The Coastwatchers were a network of observers monitoring Australia's coast in case of invasion. By the start of WWII, the organization had expanded to cover the islands north of Australia as well - including Guadalcanal. The Coastwatchers were an all-volunteer network, a motley crew of government workers, planters, missionaries and traders. Though they started off as civilians, during the war many were commissioned in the Navy Reserve in an attempt to protect them in case they were captured. In spite of this, a good number were found out an executed by the Japanese.

When Japan began taking over islands in the Pacific, these observers soon found themselves operating behind enemy lines. Many took to the hills. Using native scouts and short range radios, they eluded the Japanese and observed enemy troop, plane and ship movements. They also assisted downed airmen and sailors - including at one point rescuing future President John F Kennedy after his PT Boat was sunk.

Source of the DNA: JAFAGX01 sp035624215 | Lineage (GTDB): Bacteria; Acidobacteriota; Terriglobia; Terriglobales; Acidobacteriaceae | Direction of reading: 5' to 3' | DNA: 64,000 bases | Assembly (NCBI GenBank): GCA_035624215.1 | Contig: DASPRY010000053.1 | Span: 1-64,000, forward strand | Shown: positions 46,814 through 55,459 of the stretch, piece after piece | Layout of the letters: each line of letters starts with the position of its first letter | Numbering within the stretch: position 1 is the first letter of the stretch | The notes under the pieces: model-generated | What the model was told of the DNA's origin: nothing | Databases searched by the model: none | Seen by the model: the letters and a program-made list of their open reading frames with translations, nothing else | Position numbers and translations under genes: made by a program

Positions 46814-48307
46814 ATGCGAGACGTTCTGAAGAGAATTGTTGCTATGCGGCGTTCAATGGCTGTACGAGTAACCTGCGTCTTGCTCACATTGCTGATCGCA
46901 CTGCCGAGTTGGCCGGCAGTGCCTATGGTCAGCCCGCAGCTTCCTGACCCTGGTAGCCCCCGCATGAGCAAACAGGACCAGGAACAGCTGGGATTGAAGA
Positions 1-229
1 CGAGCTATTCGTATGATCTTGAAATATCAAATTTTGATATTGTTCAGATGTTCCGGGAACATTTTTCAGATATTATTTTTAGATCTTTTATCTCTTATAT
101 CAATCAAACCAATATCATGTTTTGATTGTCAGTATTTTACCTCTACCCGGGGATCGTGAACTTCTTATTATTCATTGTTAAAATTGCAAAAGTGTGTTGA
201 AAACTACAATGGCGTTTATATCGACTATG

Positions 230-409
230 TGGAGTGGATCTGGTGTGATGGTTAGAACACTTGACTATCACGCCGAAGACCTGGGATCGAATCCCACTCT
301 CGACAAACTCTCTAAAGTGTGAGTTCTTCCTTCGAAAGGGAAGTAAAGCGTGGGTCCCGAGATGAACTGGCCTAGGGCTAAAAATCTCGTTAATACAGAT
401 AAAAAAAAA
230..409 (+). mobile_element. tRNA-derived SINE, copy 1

During Guadalcanal, the Coastwatchers provided essential information about Japanese strengths leading up to the American invasion. The watchers stationed on Bougainville, to the northwest, also proved to be an effective early warning system for Japanese bombers heading for Henderson Field. One such warning, "40 bombers headed yours" became a sort of catch-phrase on Guadalcanal, "a dry summation of impending peril."

One notable Coastwatcher was Martin Clemens. A District Officer with the Colonial Service, he was the last remaining British official on Guadalcanal after most everyone else had evacuated. After hiding out in the bush since May, he received word that the Americans had landed in force. He decided to go and join them.

Worried that he would be inadvertently shot by Marine sentries, and with no identification or password, Clemens decided to make as flashy an entrance as possible. He and his native scouts put on a proud display, marching right up to the lines. One of his scouts, former constable Jacob Vouza, came to the Marine lines wrapped in a Union Jack. The strategy worked. Clemens soon became a fixture at Henderson Field, aiding the marines with his native scouts and vast network of contacts.

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